There are a lot of people talking about how to get the guns out of the hands of “young black thugs” but they certainly don’t want to make it harder to get guns for themselves. So what is the methodology here? Charge young black men with stiffer crimes when they’re picked up? More racial profiling?

    How do we know that the people who pulled guns on each other in Broad Ripple weren’t courageous patriots using their weapons in self-defense when they saw an injustice being committed? Maybe because they were black?

    • Dave Z says

      The AK-47 was his mothers weapon by purchase documents. The suspects in the Broadripple shooting have yet to be found, but it has been confirmed that it started because two individuals bumped into each other (and I can only assume argued about whose fault it was).

      The point about stiffer penalties is not about whether or not Mr. Davis had a felony background. It’s whether in that moment that a weapon was used in the commission of an alleged crime the penalty – if found guilty – will be tougher. This has nothing to do with race, gender, or social classification.

      There are several things we need to address as a community-at-large. One of the top priorities is conflict resolution skills. The second is trust in our law enforcement again. There are also social issues like wage inequality and the lack of importance put on trade employment which – in some cases – provide more annual income than a starting entry-level position. And yes, we also need to talk about gun control.

      Violent crime is not a one issue problem or solution. It is extremely complex and we cannot be afraid, as a society, to address all facets of a challenge to make our communities safer. I hope we can do this.

  3. Freedom says

    “And not all white people who own guns have spotless records, either.”

    With the ubiquitous cops and suffocating policing, nobody has a spotless record.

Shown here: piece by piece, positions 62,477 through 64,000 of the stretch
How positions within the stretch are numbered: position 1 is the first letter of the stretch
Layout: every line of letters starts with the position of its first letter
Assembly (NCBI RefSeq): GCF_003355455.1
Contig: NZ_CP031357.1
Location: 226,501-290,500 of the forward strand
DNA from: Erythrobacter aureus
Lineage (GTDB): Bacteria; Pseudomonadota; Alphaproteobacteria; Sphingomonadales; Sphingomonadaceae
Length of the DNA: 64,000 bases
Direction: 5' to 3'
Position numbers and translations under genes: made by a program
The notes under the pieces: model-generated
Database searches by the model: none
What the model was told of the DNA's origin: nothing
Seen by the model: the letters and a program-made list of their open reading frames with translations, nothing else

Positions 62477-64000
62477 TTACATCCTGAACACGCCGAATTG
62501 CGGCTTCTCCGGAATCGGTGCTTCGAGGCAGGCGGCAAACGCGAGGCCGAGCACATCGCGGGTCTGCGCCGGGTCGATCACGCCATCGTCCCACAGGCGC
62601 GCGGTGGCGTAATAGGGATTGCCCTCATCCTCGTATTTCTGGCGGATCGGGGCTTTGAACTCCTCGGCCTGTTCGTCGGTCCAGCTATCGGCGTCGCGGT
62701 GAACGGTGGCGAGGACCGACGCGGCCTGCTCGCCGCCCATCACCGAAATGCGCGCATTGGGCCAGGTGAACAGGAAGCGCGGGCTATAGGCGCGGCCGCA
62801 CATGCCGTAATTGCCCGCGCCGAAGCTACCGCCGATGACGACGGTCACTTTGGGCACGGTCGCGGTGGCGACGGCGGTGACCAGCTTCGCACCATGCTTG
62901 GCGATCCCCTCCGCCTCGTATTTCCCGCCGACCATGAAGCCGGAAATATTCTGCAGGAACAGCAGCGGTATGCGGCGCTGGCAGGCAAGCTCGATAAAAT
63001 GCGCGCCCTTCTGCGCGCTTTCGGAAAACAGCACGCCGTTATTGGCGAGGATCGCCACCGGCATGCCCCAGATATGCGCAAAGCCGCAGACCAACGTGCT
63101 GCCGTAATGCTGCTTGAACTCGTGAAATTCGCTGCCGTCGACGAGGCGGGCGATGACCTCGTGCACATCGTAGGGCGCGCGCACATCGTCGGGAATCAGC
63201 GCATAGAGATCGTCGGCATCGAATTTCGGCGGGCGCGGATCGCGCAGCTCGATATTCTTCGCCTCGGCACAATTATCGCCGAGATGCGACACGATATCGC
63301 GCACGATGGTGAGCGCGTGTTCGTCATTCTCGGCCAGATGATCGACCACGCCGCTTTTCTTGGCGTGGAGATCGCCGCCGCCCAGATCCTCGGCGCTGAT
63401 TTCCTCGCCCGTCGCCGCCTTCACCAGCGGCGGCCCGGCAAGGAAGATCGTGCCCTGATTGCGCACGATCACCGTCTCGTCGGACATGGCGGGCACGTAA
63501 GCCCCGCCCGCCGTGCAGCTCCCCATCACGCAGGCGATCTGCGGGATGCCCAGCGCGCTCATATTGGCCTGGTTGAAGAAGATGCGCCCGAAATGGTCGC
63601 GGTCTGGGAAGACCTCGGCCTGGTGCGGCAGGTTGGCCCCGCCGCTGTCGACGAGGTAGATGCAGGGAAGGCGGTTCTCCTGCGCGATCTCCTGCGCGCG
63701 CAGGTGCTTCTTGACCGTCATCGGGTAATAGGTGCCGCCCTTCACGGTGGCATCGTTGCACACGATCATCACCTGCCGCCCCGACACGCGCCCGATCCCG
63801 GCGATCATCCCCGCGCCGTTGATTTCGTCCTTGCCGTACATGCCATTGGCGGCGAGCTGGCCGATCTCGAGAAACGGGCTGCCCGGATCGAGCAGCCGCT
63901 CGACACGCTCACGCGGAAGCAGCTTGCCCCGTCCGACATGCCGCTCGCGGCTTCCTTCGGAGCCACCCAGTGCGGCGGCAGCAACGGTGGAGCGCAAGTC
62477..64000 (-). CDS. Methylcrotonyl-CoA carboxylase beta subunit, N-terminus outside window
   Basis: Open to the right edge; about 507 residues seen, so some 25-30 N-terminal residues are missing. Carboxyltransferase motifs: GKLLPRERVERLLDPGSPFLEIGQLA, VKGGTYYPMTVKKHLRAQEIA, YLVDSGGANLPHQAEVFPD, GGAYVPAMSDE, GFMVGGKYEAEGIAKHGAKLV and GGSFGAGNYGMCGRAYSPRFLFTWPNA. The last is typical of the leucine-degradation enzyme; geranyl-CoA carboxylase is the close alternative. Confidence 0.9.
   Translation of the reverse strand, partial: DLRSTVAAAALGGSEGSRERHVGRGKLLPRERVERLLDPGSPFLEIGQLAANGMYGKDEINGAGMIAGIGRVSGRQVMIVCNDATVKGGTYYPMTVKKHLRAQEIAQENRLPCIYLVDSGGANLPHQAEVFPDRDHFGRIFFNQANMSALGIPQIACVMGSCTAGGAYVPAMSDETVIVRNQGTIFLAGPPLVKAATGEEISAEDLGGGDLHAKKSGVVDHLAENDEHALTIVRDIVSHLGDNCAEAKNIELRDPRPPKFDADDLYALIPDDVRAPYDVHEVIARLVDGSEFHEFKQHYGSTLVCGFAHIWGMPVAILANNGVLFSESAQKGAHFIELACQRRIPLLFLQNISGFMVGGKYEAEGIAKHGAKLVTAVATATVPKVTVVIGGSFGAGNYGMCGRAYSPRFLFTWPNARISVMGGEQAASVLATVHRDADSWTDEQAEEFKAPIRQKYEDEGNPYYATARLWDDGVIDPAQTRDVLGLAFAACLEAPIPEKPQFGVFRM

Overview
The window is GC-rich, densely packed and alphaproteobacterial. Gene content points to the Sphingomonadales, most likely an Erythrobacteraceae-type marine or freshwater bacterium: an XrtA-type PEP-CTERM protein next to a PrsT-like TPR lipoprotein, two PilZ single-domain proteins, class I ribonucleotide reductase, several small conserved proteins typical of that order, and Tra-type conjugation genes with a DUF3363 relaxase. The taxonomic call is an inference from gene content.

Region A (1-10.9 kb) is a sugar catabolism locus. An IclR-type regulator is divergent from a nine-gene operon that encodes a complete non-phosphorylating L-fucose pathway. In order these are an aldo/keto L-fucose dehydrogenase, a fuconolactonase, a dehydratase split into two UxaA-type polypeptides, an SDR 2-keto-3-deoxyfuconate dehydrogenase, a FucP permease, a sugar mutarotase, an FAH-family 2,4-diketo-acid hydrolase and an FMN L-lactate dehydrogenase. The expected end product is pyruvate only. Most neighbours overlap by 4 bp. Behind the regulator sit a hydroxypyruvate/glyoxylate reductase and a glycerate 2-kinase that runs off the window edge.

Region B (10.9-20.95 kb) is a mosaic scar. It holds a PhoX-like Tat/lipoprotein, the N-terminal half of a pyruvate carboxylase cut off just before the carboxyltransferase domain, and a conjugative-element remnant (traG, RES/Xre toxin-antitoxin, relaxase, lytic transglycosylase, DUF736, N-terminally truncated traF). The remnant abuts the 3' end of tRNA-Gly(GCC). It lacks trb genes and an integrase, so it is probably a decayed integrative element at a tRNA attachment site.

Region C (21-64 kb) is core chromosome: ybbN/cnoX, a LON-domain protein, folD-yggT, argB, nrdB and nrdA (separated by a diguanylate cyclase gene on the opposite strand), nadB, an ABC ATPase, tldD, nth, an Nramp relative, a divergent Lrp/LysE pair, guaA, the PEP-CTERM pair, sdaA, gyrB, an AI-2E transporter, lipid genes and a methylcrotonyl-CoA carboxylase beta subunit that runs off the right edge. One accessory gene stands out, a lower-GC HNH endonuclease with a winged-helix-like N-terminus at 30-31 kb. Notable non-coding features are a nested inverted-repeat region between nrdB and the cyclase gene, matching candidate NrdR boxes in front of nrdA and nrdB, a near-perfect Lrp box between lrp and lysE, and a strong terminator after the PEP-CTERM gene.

4. says

    People in Indiana are upset that police are getting killed, yet they are OK with laws that spell out when you’re allowed to kill the police. I guess it’s not a matter of whether they get killed. It’s just a matter of timing and style.

  5. says

    “Well-regulated militia” is in the first sentence. In the words of Toby Ziegler (aka Aaron Sorkin): “I don’t think the founders meant three guys in a Dodge Durango.” The solution is there in front of us. But we have a citizenry that is collectively terrible at both reading and critical thinking, so they are going to keep allowing “the vagueness” in the 2nd protect their bullshit “right”.

    • Freedom says

      ““Well-regulated militia” is in the first sentence.”

      The Second Amendment is only one sentence.

      Broaden your imagination. A Dodge Durango is a very capable implement. Categorize all the tasks it can perform, and you’ll find it’s quite a formidable engineering accomplishment. I’m certain General Washington would have been thankful for the use of Dodge Durangos in the Battle of New York City.

      “The solution is there in front of us.”

      Indeed, but you deny it.


      Note when firearms appeared in significant numbers on the world stage.

      The solution is right in front of us, but we will never be able to grasp it, because we are doomed to grasp it by bringing ourselves along, causing the solution to elude our grasp, once more.

      Blaming firearms or other causes merely allows us temporarily to feel smug and comfortable by avoiding the horror of reality.